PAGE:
By David Andre
Card not present (CNP) fraud is on the rise. According to one study of CNP fraud in Canada, it increased 205 per cent between 2010 and 2015 and accounted for 76 per cent of all fraud in 20151. Unfortunately, it could become an even bigger challenge in 2019 as attack surfaces evolve.
The success of chip and PIN technology have pushed the battle lines of digital con artistry into new territory. High-tech fraudsters in Canada and Europe got a jumpstart since chip and PIN were introduced in those markets before others, like the U.S., that were slower to adopt this technology.
It’s been a slow build, but now other parts of the world have begun to experience a spike in this type of fraud as criminals get better at anticipating each move issuers and merchants make. If there’s a vulnerability anywhere they’ll find it.
To paint a picture of the continued challenges confronting fraud prevention, imagine you’ve got a perimeter around a big castle, and as technology advances, the castle gets bigger every day. There was a time when it could be protected with simple fortifications. There was also only one drawbridge: the plastic credit card.
Now though, with continuous financial technological advances, there are new ways to get in. Each new entry point makes the perimeter weaker and thus harder to defend. Attack surfaces are on the rise as consumers warm up to digital transactions, such as Venmo, Zelle and PayPal. More consumers want to shop online with apps, or even with their voices, meaning more attack surfaces amidst a castle that is becoming more complex.
The threat is growing, and it will only continue.
There is good news though. There are industry breakthroughs in machine learning that are proving to be highly effective in the effort to reduce CNP fraud.
A model of behaviour
A method of studying data that automates analytical model building, machine learning is a branch of artificial intelligence (AI) in which systems can learn from input, identify patterns and then make decisions. In the case of digital fraud, machine learning can reduce operational costs, enhance precision and deliver significant advantages in the fight against fraud.
Machine learning helps by assigning a numeric score to each transaction to help fight CNP fraud. It can be a number from 1 to 999 that indicates a scale of possible fraud, with 1 being almost certainly genuine and 999 being almost certainly fraudulent.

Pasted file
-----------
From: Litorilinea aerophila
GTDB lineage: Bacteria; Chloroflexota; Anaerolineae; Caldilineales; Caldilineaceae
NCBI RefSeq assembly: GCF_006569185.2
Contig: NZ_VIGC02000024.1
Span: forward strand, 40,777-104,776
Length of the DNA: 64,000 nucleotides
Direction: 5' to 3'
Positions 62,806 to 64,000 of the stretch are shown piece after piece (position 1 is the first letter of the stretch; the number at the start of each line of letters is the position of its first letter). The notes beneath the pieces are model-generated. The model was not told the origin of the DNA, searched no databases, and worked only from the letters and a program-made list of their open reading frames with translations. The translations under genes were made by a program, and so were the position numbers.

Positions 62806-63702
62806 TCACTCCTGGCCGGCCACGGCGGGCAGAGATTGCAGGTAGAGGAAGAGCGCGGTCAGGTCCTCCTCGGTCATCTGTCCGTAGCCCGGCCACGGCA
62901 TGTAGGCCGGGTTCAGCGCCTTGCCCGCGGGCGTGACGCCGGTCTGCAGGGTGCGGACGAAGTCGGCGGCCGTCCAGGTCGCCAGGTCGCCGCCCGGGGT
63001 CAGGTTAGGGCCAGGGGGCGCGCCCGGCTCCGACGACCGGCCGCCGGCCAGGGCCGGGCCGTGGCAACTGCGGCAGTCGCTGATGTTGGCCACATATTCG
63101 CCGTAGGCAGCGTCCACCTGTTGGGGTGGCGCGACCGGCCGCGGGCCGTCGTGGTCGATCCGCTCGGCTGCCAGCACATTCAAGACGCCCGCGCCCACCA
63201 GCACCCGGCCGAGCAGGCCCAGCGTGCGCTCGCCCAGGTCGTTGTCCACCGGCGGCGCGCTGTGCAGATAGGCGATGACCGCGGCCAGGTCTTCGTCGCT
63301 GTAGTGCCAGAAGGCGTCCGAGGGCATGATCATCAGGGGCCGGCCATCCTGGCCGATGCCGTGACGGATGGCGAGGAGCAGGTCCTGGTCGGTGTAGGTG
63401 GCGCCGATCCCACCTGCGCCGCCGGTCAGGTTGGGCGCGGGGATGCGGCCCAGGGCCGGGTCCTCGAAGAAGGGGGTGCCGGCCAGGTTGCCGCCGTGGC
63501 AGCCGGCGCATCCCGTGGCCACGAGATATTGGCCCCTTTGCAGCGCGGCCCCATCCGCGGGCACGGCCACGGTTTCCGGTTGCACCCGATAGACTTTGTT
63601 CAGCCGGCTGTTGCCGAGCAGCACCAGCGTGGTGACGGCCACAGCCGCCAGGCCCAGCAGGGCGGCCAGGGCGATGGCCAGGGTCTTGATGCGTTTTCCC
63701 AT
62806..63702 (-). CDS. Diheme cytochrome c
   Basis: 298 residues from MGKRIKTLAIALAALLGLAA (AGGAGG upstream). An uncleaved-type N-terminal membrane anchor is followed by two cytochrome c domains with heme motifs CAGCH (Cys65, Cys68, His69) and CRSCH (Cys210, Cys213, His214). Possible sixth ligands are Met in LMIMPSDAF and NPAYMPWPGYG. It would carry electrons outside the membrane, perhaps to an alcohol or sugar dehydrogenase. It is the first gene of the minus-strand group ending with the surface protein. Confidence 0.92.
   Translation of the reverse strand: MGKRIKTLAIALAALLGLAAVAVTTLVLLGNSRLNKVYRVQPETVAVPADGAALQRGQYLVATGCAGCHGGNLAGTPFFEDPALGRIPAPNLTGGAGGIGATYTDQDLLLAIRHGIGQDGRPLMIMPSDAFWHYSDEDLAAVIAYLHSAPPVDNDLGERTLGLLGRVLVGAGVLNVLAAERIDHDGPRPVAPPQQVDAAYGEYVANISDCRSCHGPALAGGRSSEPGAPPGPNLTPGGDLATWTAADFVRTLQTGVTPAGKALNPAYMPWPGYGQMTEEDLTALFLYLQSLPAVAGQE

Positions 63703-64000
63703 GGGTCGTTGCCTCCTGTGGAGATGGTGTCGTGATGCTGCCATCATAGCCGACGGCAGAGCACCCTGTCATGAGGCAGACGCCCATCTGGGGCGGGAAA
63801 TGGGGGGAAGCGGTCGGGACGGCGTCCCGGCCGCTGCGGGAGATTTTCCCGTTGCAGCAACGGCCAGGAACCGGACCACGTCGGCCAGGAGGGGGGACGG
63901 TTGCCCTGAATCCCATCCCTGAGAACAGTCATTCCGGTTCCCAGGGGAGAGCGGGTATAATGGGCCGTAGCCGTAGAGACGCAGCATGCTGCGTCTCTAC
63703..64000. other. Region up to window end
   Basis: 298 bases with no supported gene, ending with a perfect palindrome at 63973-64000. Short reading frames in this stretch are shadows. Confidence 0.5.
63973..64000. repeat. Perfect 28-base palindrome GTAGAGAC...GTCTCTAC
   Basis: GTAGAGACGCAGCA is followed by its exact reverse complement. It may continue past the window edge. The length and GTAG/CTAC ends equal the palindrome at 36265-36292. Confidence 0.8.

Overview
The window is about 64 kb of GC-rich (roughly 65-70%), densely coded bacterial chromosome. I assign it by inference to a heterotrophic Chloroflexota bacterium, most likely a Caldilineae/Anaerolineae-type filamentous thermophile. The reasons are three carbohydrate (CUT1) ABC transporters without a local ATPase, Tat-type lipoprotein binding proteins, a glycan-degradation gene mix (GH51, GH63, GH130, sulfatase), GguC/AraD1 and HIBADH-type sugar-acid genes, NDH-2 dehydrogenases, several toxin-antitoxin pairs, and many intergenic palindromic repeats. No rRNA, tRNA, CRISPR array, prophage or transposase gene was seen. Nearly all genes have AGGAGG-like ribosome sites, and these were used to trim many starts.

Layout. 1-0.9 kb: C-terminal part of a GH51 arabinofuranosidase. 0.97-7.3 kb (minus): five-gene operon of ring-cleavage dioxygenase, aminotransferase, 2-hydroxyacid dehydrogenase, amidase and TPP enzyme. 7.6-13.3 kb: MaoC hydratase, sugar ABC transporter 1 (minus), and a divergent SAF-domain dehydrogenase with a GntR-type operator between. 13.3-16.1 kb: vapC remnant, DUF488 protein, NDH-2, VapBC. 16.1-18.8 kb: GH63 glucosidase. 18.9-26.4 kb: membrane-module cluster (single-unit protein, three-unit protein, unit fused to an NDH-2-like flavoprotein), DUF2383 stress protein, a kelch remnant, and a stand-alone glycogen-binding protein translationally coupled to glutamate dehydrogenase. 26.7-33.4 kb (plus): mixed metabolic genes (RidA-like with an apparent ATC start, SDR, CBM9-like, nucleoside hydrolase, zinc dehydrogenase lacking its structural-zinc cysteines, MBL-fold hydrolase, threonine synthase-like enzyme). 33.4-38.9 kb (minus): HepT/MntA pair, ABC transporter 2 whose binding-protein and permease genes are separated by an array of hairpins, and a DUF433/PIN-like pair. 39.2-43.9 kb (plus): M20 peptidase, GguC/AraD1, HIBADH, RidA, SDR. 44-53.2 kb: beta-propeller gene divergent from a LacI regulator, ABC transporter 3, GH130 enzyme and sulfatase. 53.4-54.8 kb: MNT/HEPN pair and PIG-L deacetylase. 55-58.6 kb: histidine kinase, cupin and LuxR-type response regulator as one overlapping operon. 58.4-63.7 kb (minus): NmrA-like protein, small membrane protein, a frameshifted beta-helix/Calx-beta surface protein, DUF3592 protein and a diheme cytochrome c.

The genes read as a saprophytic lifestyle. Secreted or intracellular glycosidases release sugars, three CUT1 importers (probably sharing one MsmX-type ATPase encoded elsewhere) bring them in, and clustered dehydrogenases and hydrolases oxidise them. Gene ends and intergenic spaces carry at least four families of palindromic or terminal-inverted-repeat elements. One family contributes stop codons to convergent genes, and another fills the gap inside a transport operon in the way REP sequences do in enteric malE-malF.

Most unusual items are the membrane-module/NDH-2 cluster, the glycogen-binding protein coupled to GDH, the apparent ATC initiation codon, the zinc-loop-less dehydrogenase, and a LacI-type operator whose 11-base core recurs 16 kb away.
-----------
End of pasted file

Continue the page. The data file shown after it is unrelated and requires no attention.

For example, at TSYS, our fraud-fighting Foresight Score is a tool that incorporates machine learning capabilities to help level the playing field in the battle against fraud. In essence, this kind of machine learning looks at the cardholder and comes up with a model of “normal” behaviour.
Some of the factors considered when calculating a Foresight Score, include frequency of cross-border transactions, individual merchants and merchant locations, whether an individual uses a chip card or swipes their credit card, taps their card or use other and evolving cashless payments methods. The TSYS Foresight Score can help increase fraud detection by 35 per cent in some cases.
The race to get data
At the core of machine learning is data. The simplest way to describe this defence against the world’s digital fraudsters is that it is a race to get data. The more data collected from sources like online retailers, apps and client banks the better machine learning can become at identifying fraud. That’s one reason that large payment companies are poised to gain more success in the fight against fraud than their smaller rivals because they have access to so much data.
Studying this type of information and collecting data about individuals’ spending patterns, however, begs the question of what is an acceptable level of fraud? Meaning: not flagging so many transactions that customers who are making legitimate purchases get pre-emptively declined.
Some banks tend to put the customer experience first, making sure that, above all else, card users don’t get unnecessarily blocked (false positives) for innocently using their cards somewhere new. But an occasional false positive can be the trade-off for heightened security that protects against fraudulent activities. Customers, when educated and aware about security, will accept the odd inadvertent blocking as the price to pay in these times: no different than the security they undergo when entering a public building or boarding a plane.
The battle against CNP fraudsters is far from over because the ever-increasing attack surfaces expose new weaknesses every day. However, thanks to continuous breakthroughs in machine learning, we’re learning new strategies that will help us know when and where to make trade-offs and enable us to fight this kind of fraud even more effectively while attracting and retaining customers.
David Andre is senior vice president of risk and fraud in the Global Product & Innovation Group at TSYS (www.tsys.com), a top global payments provider.
1 The U.S. Payments Forum, “Card-Not-Present Fraud around the World”, report, March 2017.